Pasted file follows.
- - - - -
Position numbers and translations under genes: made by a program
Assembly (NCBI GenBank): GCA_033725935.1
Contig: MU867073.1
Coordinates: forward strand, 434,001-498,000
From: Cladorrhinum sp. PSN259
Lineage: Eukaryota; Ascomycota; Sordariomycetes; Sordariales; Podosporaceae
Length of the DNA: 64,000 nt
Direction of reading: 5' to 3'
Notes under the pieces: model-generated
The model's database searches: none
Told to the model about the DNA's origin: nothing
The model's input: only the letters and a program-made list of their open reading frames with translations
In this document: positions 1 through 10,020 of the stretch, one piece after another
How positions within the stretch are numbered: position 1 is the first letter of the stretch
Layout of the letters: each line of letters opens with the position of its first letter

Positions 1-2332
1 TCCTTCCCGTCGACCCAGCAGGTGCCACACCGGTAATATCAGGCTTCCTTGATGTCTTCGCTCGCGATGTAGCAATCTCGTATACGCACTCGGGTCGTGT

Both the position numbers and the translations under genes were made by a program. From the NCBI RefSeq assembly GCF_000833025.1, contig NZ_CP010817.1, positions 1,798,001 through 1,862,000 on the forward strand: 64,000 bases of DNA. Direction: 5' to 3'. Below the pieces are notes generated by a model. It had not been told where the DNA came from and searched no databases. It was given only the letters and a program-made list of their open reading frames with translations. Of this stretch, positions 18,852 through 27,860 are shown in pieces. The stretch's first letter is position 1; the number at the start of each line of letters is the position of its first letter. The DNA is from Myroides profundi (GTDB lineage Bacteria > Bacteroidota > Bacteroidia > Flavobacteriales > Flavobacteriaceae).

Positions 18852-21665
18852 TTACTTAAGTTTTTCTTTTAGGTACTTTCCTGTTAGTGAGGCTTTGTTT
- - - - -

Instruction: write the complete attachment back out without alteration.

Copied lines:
Position numbers and translations under genes: made by a program
Assembly (NCBI GenBank): GCA_033725935.1
Contig: MU867073.1
Coordinates: forward strand, 434,001-498,000
From: Cladorrhinum sp. PSN259
Lineage: Eukaryota; Ascomycota; Sordariomycetes; Sordariales; Podosporaceae
Length of the DNA: 64,000 nt
Direction of reading: 5' to 3'
Notes under the pieces: model-generated
The model's database searches: none
Told to the model about the DNA's origin: nothing
The model's input: only the letters and a program-made list of their open reading frames with translations
In this document: positions 1 through 10,020 of the stretch, one piece after another
How positions within the stretch are numbered: position 1 is the first letter of the stretch
Layout of the letters: each line of letters opens with the position of its first letter

Positions 1-2332
1 TCCTTCCCGTCGACCCAGCAGGTGCCACACCGGTAATATCAGGCTTCCTTGATGTCTTCGCTCGCGATGTAGCAATCTCGTATACGCACTCGGGTCGTGT

Both the position numbers and the translations under genes were made by a program. From the NCBI RefSeq assembly GCF_000833025.1, contig NZ_CP010817.1, positions 1,798,001 through 1,862,000 on the forward strand: 64,000 bases of DNA. Direction: 5' to 3'. Below the pieces are notes generated by a model. It had not been told where the DNA came from and searched no databases. It was given only the letters and a program-made list of their open reading frames with translations. Of this stretch, positions 18,852 through 27,860 are shown in pieces. The stretch's first letter is position 1; the number at the start of each line of letters is the position of its first letter. The DNA is from Myroides profundi (GTDB lineage Bacteria > Bacteroidota > Bacteroidia > Flavobacteriales > Flavobacteriaceae).

Positions 18852-21665
18852 TTACTTAAGTTTTTCTTTTAGGTACTTTCCTGTTAGTGAGGCTTTGTTT